With the breathtaking view of snow-capped mountains in the backdrop and a generous helping of the spicy chilly and tomato dip, I tasted momos for the first time at the age of 11 in Gangtok, Sikkim. Hot from the steamer at a pushcart at the foot of the majestic stairway to a Buddhist monastery, this small piece of heaven completely bowled me over. While my father was busy trying to communicate with the guide in his broken Hindi about the Budhdhist prayer wheels, my mother watched in disbelief as my sister and I gobbled down momos filled with cabbage–a vegetable we wouldn’t touch at home. As a family, we all took back something from that trip. My father some bits and pieces of religious history, my sister and I our love for momos and my mother a brand new triple-decker momo steamer. Although she uses it to steam puttu and idiappams for breakfast now, she did treat us to her version of cabbage momos once.
It took a long 13 years for me to feel the same way after eating a plate of momos. The chicken momos served at Dev’s Momos in front of Godrej Nature’s Basket near Worli Sea Face did it for me. Run by the reticent middle-aged Dev Thapa, who moved to Mumbai from Delhi in 2012, the small, unassuming cart with nothing more than a steamer as apparatus is the second stall set up the Tibetan in the city. There are three basic fillings to choose from–chicken, paneer and cabbage–and Dev’s momos are easy on the pocket, too. As we dug into our third plate of chicken momos, there was nothing less than a crowd forming near his cart. His daily stock was wiped clean by 7 p.m., less than an hour of setting up.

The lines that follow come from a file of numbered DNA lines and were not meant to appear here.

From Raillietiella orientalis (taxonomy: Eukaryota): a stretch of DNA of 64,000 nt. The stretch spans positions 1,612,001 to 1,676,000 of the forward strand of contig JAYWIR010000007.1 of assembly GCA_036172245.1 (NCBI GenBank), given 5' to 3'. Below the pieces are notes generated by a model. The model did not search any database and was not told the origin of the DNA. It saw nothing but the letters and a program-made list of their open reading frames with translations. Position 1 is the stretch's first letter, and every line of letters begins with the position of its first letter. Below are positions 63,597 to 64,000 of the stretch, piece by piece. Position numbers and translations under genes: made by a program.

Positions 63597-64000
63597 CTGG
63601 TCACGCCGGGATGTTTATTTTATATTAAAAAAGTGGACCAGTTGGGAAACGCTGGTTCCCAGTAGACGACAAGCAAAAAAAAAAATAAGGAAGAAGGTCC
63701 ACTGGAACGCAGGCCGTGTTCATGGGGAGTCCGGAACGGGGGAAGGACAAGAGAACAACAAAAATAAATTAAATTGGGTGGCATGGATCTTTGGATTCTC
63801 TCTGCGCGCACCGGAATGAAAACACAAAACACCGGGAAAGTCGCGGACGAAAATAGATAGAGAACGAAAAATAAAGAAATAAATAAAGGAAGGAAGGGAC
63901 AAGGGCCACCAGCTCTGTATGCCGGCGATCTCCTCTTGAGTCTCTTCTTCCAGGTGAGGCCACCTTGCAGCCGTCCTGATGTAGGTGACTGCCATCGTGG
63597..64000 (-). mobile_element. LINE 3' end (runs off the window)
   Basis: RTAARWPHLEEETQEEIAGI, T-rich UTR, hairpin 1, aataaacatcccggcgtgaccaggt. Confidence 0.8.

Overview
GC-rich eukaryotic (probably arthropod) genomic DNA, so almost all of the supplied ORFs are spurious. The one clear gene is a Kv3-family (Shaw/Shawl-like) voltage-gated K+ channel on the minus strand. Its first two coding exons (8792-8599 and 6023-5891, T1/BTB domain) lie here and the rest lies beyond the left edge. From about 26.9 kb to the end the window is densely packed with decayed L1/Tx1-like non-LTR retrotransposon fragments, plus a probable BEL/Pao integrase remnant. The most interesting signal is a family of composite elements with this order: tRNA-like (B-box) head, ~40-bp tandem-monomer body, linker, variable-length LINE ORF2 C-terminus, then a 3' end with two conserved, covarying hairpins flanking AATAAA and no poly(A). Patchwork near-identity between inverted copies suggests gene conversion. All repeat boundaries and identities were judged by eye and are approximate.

Considered the biggest cultural import from Tibet (second only to maybe Buddhism), momos have been a huge hit in the streets of Delhi and Kolkata. Their popularity in the streets of Mumbai has been slower but steadier, thanks to the population addicted to vada pav and pav bhaji. While street side pushcarts like Dev’s popularised the momo, its distant cousin from China, the dimsum, is making its presence felt in Mumbai’s posh fine dine restaurants like the newly opened Ping Pong in BKC.
Although the original version of the dish has a ground meat filling, usually pork or lamb, vegetarian options are also widely available. Krupa Shah, 24, of Kurla, a vegetarian, swears by this steamed delicacy because it is a healthier option than the other snack options available in the khau gallis of Mumbai. “Here, in the streets, it is almost always a chaat, samosa or vada pav,” says Krupa. “I would choose a momo anyday over these because it is a lighter, yet filling and tasty option. The vegetables they usually use in momos–cabbages and carrots–are the ones I love and is a welcome change from all the aloo that is stuffed in other snacks.” Krupa recommends vegetable momos from Carter Road’s Kepchaki Momos. “I like the chilly, tomato sauce and their serving style,too, in plates modelled on bamboo steamers is innovative,” says Krupa.